The basements of many big department stores are usually devoted to food, but don’t make the mistake to expect some Karstadt-like buffets of mayonnaised salad (and if they have it, it’s probably amazing), but aisles and aisles filled with the most mouth watering food to take away, giving you the hardest time ever deciding what to get. Plus a small compartment reserved for prime fruits with picture-perfect melons and mango coming up to 120 euro – a piece!
Admittedly, not as amazing as Mitsukoshi, but still great, and with a roof top terrace where you can enjoy your bento on the lawn with a view over Shinjuku.
Eel is a delicacy in Japan, and this place not only has decades of eel cooking history under its belt, it also doesn’t serve cultured, but caught in the wild eels. Get the unaju dish, juicy unagi fillets broiled golden-brown, on a bed of white rice, served with grated radish, pickles and a soup with eel liver. This also seems to be a prime spot for date-night, with youngsters in impeccable make-up and preppy clothing trying to make conversation.
Why would you go and eat pizza in Tokyo? Because it’s perfect, that’s why!
In case you’re in the mood for an experience of 1980s Tokyo, this is your izakaya (aka bar that serves food), where not only the interior hasn’t been updated since, but also the menu features what Showa-Japanese most enjoyed: including mayonnaise potato salad, potato-beef-stews and delicious fried asparagus. Also: many dishes featuring stamina in the name, like stamina natto – fermented, gooey soy beans with a rather special, rotten taste served with raw egg yolk. What makes this one special are the many varieties of sake, the Japanese-only menu written on paper sheets decorating the walls, and the big groups or ri-man (salary men, employees, if you will) in black pants and bright white button downs getting totally hammered.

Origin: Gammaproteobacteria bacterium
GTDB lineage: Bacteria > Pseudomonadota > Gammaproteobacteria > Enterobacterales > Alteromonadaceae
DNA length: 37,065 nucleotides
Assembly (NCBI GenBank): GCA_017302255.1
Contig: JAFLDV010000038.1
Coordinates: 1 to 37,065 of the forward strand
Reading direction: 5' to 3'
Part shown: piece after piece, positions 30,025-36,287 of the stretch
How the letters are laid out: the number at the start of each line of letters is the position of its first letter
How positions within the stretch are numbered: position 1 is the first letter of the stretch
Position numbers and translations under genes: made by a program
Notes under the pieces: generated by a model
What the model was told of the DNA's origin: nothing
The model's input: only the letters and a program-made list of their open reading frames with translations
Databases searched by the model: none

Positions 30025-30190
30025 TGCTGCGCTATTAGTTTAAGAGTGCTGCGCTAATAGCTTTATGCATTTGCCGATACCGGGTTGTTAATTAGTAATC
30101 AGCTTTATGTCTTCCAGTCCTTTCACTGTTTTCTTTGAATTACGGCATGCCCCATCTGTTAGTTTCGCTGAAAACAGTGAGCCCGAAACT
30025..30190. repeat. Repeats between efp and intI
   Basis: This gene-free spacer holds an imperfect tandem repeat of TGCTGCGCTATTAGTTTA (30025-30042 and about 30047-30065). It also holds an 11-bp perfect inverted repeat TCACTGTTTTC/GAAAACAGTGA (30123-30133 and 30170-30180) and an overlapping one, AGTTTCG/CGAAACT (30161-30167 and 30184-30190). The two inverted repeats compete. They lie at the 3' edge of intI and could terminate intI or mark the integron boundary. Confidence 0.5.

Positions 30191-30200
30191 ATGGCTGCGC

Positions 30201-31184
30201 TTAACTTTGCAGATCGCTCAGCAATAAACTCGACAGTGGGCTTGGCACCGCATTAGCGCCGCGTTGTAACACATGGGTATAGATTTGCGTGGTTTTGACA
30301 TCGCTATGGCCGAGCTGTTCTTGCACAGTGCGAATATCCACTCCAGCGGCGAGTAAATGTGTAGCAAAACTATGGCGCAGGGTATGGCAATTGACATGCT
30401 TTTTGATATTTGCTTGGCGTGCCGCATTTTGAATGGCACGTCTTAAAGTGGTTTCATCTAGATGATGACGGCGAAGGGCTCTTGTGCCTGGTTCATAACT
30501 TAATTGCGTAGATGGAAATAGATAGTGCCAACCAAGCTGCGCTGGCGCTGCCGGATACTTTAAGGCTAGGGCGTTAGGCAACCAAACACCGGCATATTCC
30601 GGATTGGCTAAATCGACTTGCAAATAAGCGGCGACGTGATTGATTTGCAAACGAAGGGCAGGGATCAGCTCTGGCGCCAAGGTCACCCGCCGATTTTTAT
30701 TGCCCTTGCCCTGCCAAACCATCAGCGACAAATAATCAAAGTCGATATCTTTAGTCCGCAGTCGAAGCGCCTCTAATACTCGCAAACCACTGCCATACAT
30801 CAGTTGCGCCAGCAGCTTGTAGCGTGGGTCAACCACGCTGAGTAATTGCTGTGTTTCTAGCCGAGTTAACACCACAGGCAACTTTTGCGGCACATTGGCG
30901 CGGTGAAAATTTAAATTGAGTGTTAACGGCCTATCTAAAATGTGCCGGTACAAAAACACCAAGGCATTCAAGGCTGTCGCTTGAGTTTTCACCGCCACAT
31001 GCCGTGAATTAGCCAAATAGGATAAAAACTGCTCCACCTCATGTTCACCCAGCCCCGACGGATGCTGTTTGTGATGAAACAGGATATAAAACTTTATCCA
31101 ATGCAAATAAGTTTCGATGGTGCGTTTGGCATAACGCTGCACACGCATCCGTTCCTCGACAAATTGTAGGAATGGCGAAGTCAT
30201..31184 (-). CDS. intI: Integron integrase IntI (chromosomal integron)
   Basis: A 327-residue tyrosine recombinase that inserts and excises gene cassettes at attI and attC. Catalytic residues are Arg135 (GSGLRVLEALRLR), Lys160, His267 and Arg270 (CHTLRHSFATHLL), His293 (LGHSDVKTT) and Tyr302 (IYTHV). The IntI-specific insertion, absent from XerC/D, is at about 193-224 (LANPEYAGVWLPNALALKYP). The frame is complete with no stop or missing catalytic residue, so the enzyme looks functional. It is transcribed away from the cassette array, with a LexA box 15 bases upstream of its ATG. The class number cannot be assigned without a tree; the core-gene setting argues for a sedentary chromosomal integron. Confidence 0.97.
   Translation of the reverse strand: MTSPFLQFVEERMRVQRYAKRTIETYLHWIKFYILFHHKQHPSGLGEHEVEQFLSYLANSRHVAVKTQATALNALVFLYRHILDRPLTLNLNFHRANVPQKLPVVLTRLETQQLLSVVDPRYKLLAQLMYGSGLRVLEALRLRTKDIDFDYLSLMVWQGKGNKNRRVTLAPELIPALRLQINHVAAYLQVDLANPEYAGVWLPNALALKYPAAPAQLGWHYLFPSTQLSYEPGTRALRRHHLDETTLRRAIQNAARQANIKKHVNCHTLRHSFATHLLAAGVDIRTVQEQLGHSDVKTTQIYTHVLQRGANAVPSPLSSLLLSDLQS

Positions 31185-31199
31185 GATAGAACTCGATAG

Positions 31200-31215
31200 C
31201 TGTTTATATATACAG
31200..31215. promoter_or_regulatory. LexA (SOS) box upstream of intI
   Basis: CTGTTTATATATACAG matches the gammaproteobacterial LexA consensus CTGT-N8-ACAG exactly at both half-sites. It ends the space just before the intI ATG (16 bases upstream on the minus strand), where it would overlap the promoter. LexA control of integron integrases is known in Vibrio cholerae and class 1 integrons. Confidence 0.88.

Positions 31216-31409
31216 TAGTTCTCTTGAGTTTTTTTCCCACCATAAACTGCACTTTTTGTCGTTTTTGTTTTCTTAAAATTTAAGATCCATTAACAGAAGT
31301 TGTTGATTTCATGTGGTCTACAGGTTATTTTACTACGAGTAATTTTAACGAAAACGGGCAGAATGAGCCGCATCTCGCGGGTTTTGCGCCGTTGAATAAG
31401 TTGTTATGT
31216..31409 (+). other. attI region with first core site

The coffee scene is strong in Tokyo, which makes sense with the Japanese perfectionism, patience and passion when it comes to all things food. From all the coffee we had, we enjoyed our iced coffees at Little Nap the most. Might be owed to it being the first spot we went to (with jet lag in tow), might be because the smooth and soft flavors were outstanding.
Tucked away in Aoyama, or Omotesando, I’m not entirely sure, this coffee spot is located in a super interesting neighborhood, that is so quiet with its many small houses. It’s a great study of maximizing space while still making everything look surprisingly cosy (hint: loads of potted plants and natural, raw materials make the trick).
A totally touristic site, but still worth the visit – the hundred years old owner, who presumably used to brew the coffee up to a couple years ago, is now comfortably seated in a niche by the entrance, while his busy and super friendly staff prepares the coffee. This shop only serves coffee, nothing else. If you don’t want a cup, go for the coffee sherbet.
This is the spin-off of uber-famous Omotesando Coffee, who had to close doors of its former location due to building renovation issues. This new place is heaven for every third-wave-follower and thus aptly placed inside of a super clean and posh office building. Think shiny marble walls, designer furniture, lush gardens and very cool start-up people.
What Gen Yamamoto serves in his bar is so much more than just cocktails. In a tasting menu, he showcases local spirits joined with local and seasonal ingredients. He’ll juice some tomatoes and mix them with gin before your very eyes, pair yuzu juice with sake and serve all of that in beautiful, hand-crafted glasses. No shaking, nor bottle juggling needed.
The master of macarons was just crowned the world’s best pastry maker and his shops in Tokyo proof this: the macarons merge Japanese and European ingredients to such glorious combinations like chocolate and miso, or strawberry and wasabi.
L’Atelier de Joel Robuchon
We came twice to taste as much baked goodies as possible, ’nuff said.
Located in a totally unassuming street with nothing else there, this shop is packed with people looking for excellent sweets. We couldn’t decide what to get so we just bought as much as we could carry. And it was worth it.
This is where you can have macaron ice cream sandwiches. Let me type it again: Macaron ice cream sandwiches. Glory.